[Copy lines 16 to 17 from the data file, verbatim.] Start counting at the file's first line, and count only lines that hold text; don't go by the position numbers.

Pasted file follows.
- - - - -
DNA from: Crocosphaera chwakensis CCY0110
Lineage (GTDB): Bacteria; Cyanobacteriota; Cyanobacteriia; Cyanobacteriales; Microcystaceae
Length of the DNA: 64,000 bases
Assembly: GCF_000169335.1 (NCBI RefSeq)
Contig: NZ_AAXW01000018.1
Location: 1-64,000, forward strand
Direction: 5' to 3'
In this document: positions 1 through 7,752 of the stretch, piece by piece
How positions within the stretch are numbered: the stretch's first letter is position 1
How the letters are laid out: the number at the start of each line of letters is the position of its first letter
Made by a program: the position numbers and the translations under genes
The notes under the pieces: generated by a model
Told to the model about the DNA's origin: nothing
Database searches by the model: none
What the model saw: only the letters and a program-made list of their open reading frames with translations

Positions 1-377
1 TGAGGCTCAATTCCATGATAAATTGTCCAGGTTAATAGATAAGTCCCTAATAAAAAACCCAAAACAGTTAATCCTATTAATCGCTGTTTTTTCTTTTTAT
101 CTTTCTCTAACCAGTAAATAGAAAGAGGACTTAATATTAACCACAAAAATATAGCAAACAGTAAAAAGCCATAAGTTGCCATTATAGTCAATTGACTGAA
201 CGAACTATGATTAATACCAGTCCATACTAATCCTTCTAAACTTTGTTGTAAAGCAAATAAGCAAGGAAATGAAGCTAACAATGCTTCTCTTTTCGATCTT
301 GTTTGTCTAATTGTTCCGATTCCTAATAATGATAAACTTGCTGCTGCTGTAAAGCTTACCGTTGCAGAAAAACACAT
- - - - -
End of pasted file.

Positions 1-377
1 TGAGGCTCAATTCCATGATAAATTGTCCAGGTTAATAGATAAGTCCCTAATAAAAAACCCAAAACAGTTAATCCTATTAATCGCTGTTTTTTCTTTTTAT